Tokyo’s classiest café brings back the butler

Tokyo’s classiest café brings back the butler

Fun, fantasy, and foreign faces transport women to a world where chivalry never died
Butlers Cafe
Dashing, debonaire and ready to make you feel like you really, really, really want a pony.

“Yes, my princess!”

These are the first words caressing my ears (more like assaulting, really -- these guys are super-genki) as I enter Butlers Café in Shibuya, a retreat for young females in search of a relaxing afternoon, an English lesson and most importantly, the chance to interact with friendly men. Friendly foreign men.

The surroundings call to mind a Victorian grandmother’s sitting room, with classical music, ample accents of lace and more hearts and roses adorning the furniture than can possibly be counted.

Butlers Café is one of a growing band of similarly themed establishments in Tokyo, but it is the only one where English is the official language.

After interviewing 200 women on the streets of Shibuya nearly six years ago, owner Yuki Hirohata found that nearly all of them listed English conversation practice as a leading goal because they wanted to “communicate with foreigners.”

Western men in particular have long enjoyed popularity among Japanese women, and Hirohata’s survey revealed that they especially liked how the foreign men made them “feel like princesses.”

She also hints at how most Japanese females are deprived of chivalrous gestures, as the culture here does not encourage such behavior from men. Hence, the Butlers Café concept was born.

Branching out

Butlers CafeMinds were altered the day Mario met Pingu over a latte.

In her former life, Hirohata was an ordinary, slightly disenfranchised office worker seeking a cozy place to go with friends, without having to pay extraordinary fees at a spa or host club or spending time in a male-dominated drinking den.

Now, after training under an Italian chef, she runs the kitchen while her business partner Kazu serves as head butler.

Visiting princesses to the “castle” are presented with tiaras for the duration of the meal and are not allowed to handle bags or even go to the bathroom unescorted. And no -- it’s not that kind of joint, if you’re wondering.

After digesting a page-long list of café rules, guests are given a bell to ring should they desire anything. On my visit, this was particularly fun, though the staff was so attentive and the café so tiny that I didn’t get to use the bell nearly as much as I’d have liked.

I also filled out an information card to get better acquainted with our personal butler, which included questions like: “How do you feel today?” and included suggested frivolous answers such as “I want to drink!”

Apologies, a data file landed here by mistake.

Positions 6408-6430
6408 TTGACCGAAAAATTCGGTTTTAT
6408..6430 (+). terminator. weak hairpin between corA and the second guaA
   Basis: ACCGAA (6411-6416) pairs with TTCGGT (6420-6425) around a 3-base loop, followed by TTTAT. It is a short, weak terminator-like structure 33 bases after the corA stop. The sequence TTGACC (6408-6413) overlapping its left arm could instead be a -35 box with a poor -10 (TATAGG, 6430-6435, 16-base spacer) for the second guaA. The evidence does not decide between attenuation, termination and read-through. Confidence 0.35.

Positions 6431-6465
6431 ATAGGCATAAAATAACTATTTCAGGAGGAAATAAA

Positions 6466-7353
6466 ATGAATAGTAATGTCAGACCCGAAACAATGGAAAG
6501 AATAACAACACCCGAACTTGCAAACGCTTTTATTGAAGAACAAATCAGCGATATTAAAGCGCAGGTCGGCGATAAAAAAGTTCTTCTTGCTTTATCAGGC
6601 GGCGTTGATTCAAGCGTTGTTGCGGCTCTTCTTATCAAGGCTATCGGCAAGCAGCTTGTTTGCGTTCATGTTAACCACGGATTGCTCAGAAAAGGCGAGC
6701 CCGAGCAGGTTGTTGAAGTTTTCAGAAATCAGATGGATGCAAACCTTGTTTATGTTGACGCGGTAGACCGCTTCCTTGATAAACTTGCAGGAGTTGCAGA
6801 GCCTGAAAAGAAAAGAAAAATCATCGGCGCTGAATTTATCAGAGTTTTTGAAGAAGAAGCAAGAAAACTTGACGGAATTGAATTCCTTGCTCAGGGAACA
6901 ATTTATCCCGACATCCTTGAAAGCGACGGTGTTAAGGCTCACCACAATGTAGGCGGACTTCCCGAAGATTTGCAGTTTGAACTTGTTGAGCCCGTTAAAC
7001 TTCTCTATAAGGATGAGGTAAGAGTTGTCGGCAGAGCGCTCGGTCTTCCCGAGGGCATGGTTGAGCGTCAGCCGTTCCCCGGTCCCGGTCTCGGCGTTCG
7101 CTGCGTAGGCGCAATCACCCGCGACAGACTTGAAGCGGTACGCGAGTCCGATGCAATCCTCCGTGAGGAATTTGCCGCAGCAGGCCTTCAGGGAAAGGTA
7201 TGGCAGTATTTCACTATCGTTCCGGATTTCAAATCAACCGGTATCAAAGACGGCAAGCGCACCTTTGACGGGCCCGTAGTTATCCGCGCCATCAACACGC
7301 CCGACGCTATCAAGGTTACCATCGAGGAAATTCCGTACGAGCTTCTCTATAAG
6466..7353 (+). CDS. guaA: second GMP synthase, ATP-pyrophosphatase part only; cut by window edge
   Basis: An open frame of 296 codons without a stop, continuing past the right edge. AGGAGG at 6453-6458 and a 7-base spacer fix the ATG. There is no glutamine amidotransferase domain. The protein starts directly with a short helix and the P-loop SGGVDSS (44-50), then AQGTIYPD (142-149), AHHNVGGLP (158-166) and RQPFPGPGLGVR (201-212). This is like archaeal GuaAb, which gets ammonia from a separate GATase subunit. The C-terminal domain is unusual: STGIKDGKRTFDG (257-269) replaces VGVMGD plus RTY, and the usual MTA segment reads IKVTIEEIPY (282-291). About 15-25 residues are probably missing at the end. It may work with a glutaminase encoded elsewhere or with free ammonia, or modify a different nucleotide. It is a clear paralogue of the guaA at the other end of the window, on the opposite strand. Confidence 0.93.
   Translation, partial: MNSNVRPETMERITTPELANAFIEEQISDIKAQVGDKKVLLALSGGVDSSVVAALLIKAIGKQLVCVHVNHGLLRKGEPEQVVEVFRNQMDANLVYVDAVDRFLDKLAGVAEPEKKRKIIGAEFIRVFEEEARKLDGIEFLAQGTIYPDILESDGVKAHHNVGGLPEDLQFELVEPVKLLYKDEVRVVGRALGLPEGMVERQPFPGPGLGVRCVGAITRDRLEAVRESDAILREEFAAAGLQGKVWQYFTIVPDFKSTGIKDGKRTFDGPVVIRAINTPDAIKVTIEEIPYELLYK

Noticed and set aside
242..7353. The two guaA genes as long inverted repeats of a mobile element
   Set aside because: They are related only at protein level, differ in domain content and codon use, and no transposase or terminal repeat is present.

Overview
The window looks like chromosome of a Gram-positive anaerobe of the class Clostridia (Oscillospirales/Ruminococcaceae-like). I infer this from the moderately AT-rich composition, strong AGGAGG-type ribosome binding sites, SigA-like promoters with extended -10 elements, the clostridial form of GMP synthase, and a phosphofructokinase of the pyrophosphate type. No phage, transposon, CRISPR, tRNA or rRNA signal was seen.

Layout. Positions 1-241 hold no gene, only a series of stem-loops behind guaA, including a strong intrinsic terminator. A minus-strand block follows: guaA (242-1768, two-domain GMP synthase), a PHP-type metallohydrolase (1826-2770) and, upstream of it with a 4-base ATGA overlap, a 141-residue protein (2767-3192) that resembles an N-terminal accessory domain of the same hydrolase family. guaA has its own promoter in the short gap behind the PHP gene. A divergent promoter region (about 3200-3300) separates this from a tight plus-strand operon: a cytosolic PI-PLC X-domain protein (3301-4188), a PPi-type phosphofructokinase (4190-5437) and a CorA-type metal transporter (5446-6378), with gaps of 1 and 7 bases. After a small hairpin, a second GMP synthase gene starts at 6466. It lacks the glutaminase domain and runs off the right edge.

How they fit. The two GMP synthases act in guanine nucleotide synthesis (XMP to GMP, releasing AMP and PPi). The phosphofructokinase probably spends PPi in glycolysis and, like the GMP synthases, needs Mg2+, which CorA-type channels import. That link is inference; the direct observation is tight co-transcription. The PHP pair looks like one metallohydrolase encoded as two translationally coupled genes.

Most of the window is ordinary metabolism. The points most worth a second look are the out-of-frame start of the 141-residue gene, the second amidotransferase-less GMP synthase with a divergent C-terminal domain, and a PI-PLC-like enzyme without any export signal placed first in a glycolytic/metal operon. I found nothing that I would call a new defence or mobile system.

The butlers themselves, who come from more than 10 different countries, are trained in the arts of conversation and service. Veer too close to their personal histories, however, and the conversation will take a sharp turn back to general topics.

Hirohata and the butlers uphold the story that they attended “Butler University” and then came to Japan because “the most beautiful princesses live here.”

Living the dream

Like so many other cosplay cafés in Tokyo, maintaining a sense of fantasy is paramount. Themed restaurants, such as the ubiquitous maid cafés in Akihabara and the Alice in Wonderland café in Shinjuku, aim to provide a much-needed escape from the burdens of the daily grind and social pressures that dictate behavioral norms in Japanese society.  

The café also taps into the fascination many young women have with Disney. “Some customers tell me how they save money for weeks by not going to restaurants, then pick out their best outfits and come to our café,” says Hirohata.

“Here they can enjoy a few hours with their own Prince Charming.”

We spoke with ex-butler Brendan (first names only, stalkers) and, even several years after working in the café, he remains tight-lipped about the reality of the mysterious Butler University.

“Working in the café is a way to participate in a unique part of Japanese culture,” he says. Current butler Richard, staying in character, indicates that the best part of the job is “seeing the princess smile” and he always regrets “when it’s time for the princesses to leave the castle.”

Butlers Café is open Tuesday to Sunday and reservations are recommended. It also requires a two-item-minimum order. The menu consists of pasta, pizza and a long list of desserts priced around ¥1,000.

Butlers Café specializes in tea (but, of course), with a selection of herbal, milk, British and iced varieties, all of which come with a detailed description and pretty presentation by the butler. Smoking is allowed during bar time (from 6 p.m.) and the cocktail list is also fairly extensive, if decidedly feminine.

One of the featured menu items is a customized cocktail made to reflect your character, apparently, and prepared tableside by your personal butler-cum-bartender. 

Is it a bit cheesy? Yes. The truth is, however, that the food is good and the novelty of the place makes it a fun destination for a ladies’ outing. Because, deep down, I think all girls like a little make-believe.

Getting there: Take the Hachiko Exit from Shibuya Station and walk northeast for about 10 minutes. Butlers Café is located on the fifth floor of the building across the street from Tokyu Hands.

Butlers Café, Udagawa KK Bldg 5/F, 11-6 Udagawa-cho, Shibuya-ku, Tokyo 150-0042, +81 (0) 3 3780 6883, www.butlerscafe.com

More on CNNGo: There's more to Akihabara than nerds and maids

Brandi has been writing and traveling since a young age, having lived in four continents already. She has a passion for music, dining, and the great outdoors and loves discovering local talent and locations wherever she lands.

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